I was interested to read this fictionalized version of Zelda Fitzgerald’s life as I know so little about her. My only impressions about her from talking to friends and reading about F Scott Fitzgerald’s life was that she spent some time in a mental hospital, had her own literary ambitions and possibly derailed her husband from producing as much work as he might have. These are the kind of brief biographical details that we sometimes lazily cling onto to rather than taking time to investigate the full complexity of the person and that we are prone to believe because we are always handed a subjective view of history. As the author notes in her afterward: “Where the Fitzgeralds are concerned, there is so much material with so many differing views and biases that I often felt as if I’d dropped into a raging argument between what I came to call Team Zelda and Team Scott.” We can’t ever know what really happened in this long and tumultuous relationship. However, what is clear is that Zelda was a passionate, troubled and highly artistic individual. Z: A Novel of Zelda Fitzgerald sheds light upon the inner life of this fascinating woman and the sexist attitudes of the time which often stifled her own artistic endeavours.

The novel takes us from the time Zelda is a teenager first meeting Scott through to the disintegration of their marriage and the end of Scott’s life. At the start Zelda comes across as quite an ordinary girl from a distinguished family who goes to parties and flirts with young men. When someone asks Zelda “There’s more to life than fellas, right?” Zelda replies: “‘Not really,’ I said. My smile felt weak, but it was a start.” Her whirlwind romance with the charming and ambitious Scott takes her to NYC and eventually Europe where the pair lead lives filled with drink, parties and endless socializing. One is suspicious of the simple elated excitement and wonder Zelda exhibits without showing a trace of fear or uncertainty or sadness, but this throwing herself headlong into the giddy rush of it all serves as a hidden warning for the tricky times ahead.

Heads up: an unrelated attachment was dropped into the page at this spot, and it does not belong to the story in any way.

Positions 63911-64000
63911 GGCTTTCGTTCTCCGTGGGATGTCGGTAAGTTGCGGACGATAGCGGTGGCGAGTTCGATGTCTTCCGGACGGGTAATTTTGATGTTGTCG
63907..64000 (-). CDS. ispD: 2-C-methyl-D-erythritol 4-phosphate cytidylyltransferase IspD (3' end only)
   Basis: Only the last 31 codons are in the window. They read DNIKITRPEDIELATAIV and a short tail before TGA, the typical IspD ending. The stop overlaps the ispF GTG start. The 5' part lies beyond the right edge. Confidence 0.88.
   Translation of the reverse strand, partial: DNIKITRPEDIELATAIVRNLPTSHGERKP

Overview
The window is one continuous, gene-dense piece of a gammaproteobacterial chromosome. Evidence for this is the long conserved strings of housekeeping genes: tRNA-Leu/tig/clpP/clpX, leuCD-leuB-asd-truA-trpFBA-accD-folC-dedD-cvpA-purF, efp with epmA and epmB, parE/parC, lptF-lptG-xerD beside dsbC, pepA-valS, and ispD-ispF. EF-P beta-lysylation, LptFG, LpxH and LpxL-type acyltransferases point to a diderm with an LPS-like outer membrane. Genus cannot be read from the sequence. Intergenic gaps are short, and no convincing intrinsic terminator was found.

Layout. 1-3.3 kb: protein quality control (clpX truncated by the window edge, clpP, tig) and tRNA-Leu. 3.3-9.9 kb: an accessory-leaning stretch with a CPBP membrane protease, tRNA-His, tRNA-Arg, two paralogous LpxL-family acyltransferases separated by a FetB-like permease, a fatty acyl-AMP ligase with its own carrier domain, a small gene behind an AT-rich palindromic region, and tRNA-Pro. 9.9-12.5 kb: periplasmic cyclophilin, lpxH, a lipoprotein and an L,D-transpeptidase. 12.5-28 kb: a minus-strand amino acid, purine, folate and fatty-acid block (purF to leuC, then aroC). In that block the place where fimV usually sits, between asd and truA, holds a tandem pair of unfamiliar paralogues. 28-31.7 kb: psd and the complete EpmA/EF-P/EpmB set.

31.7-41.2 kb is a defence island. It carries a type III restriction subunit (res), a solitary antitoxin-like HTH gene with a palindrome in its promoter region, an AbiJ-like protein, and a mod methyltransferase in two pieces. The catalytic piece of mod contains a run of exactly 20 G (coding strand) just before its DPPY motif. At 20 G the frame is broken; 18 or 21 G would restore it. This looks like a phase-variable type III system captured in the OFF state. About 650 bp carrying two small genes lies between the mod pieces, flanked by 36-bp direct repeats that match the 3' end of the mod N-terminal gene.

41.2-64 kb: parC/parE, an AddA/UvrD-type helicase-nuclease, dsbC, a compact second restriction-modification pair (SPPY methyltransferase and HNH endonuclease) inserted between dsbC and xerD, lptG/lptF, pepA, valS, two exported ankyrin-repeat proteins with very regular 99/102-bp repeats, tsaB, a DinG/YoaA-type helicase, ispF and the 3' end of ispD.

When the party wanes Zelda becomes a much more interesting character because of her own greater appreciation for and engagement with the world. At one point she observes, “For the first time, I had a glimmer of the immensity of the planet, of lives being lived as routinely or as vividly as my own had been at any given moment.” She also grows from someone who is complacent in the subjugation of women: “I ended up with a black eye. I was of the mind that I deserved what I got.” to someone who understands it’s necessary to stand up for herself as she comments later in the novel “It was so much easier to be led, to be pampered and powdered and petted for being an agreeable wife. Easier, I thought, but boring. And not only boring, but plain wrong.” However, standing up for herself and expressing her own voice is difficult given Scott’s own misogynistic attitude toward Zelda and his attitudes about women in general. The vision of liberated free-acting women portrayed in his novels turns out to be a sham. Scott says at one point “All of that flapper business was just to sell books.” This attitude most likely partly stems from Scott’s own fears that Zelda’s artistic powers might compete with his own. Unfortunately, this oppressive nature is reinforced institutionally at the psychiatric clinics she enters into where she’s told to write about the correct role of women in the household and by her own family and many of their social circles. At Gertrude Stein’s literary salons the wives (Zelda included) must sit apart drinking tea while Stein herself and the men talk art. Also, the powerful and threatening figure of Hemmingway looms large in the novel. Initially he is a kind of protégé of Scott, but then becomes a well known author himself who drives a wedge between the couple by continuously making Scott believe that Zelda is hobbling his artistic abilities and holding him back. Meanwhile, Zelda suspects Hemmingway might be a “fairy” and have designs on her husband that involve more than literary kinship. Generally in this book Zelda’s viewpoint seems to be a trustworthy one. However, when it comes to her perspective on Hemmingway one wonders if her opinion isn’t skewed due to jealousy and personal bias after a disturbing encounter where Hemmingway propositions her. What is clear is that Hemmingway is a calculating social climber who works too hard to prove his machismo. He is accustomed to using people especially for his own sexual gratification and to advance his literary career.